Arkansas Pharmacists Association: End of the Year Planning

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1. Use it or Lose It – A Flexible Spending Account is a special account you put money into that you use to pay for certain out-of-pocket health care costs. You don’t pay taxes on this money. This means you’ll save an amount equal to the taxes you would have paid on the money you set aside. 

FSAs are limited to $2,650 per year for 2018 but will bump up slightly to $2,700 for 2019. You can use those funds to pay for certain medical and dental expenses for you, your spouse, and your dependents. You can use FSA funds to pay for deductibles and co-payments but not for insurance premiums. You can use FSA funds on prescription medications, OTC medications with a prescription, and insulin without a prescription.

Other purchases that can be made with an FSA include medical equipment like crutches, supplies like bandages, and diagnostic devices like blood sugar test kits. You must spend all your FSA funds within the plan year, which typically is the calendar year, so now is the time to be spending those last few FSA dollars and your local pharmacy is the perfect place to use it. 

Sometimes, your employer may allow a grace period of a month or two into the new year or may allow you to carry over a certain amount of money, but don’t rely on that being the case if you’re not absolutely sure about it. Better to spend all that money and stock up on things you could use instead of losing it to the government.

2. New Insurance Changes – The new year may bring with it changes in your insurance. If you’ve got questions about your insurance, print out your benefits for the new year and talk with your pharmacist about what the changes are and what they will mean for your wallet in the new year. Also, send in a copy of your insurance card before the end of the year so that it will be on file when you go to the pharmacy in January. Otherwise, you may have to wait a while when you pick up your first prescription in 2019.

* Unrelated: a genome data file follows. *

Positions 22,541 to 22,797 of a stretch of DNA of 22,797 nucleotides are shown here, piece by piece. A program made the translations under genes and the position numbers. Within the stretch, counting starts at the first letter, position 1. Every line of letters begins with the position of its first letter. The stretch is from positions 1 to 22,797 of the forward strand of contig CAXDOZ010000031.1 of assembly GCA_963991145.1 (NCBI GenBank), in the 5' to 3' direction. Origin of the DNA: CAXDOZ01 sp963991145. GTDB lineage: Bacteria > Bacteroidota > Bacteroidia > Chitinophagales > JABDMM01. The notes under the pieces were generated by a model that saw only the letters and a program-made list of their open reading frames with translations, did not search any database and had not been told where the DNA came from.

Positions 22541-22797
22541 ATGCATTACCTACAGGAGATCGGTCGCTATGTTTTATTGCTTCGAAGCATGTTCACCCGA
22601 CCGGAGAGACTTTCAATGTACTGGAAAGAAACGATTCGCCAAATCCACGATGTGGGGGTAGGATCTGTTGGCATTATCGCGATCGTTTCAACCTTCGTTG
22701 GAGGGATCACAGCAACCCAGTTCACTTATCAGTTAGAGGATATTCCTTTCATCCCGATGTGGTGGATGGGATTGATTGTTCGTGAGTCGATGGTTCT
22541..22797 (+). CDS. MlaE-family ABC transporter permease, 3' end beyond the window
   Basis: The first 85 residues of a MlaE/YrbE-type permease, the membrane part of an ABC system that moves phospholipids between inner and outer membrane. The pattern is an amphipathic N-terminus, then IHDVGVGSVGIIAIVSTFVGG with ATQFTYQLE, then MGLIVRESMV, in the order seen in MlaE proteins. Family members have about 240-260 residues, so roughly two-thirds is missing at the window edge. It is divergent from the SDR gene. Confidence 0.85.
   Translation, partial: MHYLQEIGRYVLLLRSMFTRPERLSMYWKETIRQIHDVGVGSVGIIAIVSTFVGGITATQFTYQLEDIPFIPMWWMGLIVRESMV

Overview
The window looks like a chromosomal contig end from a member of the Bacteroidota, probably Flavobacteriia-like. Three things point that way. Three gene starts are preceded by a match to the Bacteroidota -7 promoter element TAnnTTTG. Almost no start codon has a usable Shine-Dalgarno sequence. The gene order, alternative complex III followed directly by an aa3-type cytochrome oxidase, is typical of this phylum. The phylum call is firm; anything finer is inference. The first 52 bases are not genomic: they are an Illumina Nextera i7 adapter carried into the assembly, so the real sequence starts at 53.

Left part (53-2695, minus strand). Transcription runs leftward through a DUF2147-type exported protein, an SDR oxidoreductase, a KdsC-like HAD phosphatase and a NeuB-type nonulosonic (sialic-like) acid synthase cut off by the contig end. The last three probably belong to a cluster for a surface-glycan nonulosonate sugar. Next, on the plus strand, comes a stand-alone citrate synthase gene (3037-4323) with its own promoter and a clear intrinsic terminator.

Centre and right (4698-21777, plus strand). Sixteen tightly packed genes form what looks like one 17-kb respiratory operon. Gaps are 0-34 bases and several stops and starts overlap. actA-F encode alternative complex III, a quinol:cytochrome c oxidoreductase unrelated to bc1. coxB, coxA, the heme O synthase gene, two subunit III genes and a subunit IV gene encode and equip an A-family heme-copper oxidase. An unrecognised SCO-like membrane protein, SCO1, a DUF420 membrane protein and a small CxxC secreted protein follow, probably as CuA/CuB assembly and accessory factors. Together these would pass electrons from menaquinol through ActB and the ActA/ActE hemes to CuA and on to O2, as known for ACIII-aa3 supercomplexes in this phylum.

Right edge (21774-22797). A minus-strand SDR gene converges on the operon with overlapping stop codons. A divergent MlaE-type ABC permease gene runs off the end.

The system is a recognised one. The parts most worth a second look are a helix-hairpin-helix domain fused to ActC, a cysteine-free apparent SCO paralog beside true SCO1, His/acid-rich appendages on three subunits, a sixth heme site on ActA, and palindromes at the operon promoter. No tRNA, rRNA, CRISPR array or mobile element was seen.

3. Schedule a Tune-Up – You have an annual wellness check-up, why not do an annual medication check-up? Meet with your pharmacists to discuss any medication that you’re on that isn’t working as well as you would like it to or if there needs to be an adjustment in dosage or find a substitute. Medication therapy management (MTM) is a program aimed at getting patients on the right medication at the right dosage and keeping them adherent to their medication goals. There’s a nearly $300 billion burden of avoidable healthcare cost in the US due to medication-related problems. That’s $2 spent on the adverse effects for every $1 spent on medications in America, a very sobering statistic.

4. Sign Up for Medication Synchronization – Are you making several trips to the pharmacy a month to pick up prescriptions for your family? Get all of your medication synced to be picked up on one day, instead of having several prescriptions filled throughout the month. You could then determine which day you want your prescriptions filled and plan them around when you get your paychecks.

5. Medical Expense Summary – The money you spend on prescription medication is tax-deductible. Talk to your pharmacist about getting a medical expense summary to know exactly how much you’ve spent on prescriptions this year.

6. Get Your Flu Shot – The holiday season will wrap up soon, but the flu season is just hitting its stride. In fact, just a few years ago in 2015, the flu season didn’t hit its peak point until March. Getting your flu shot is quick, most of the time it’s free through your insurer, and you don’t need an appointment to get one. Just head down to your pharmacy.

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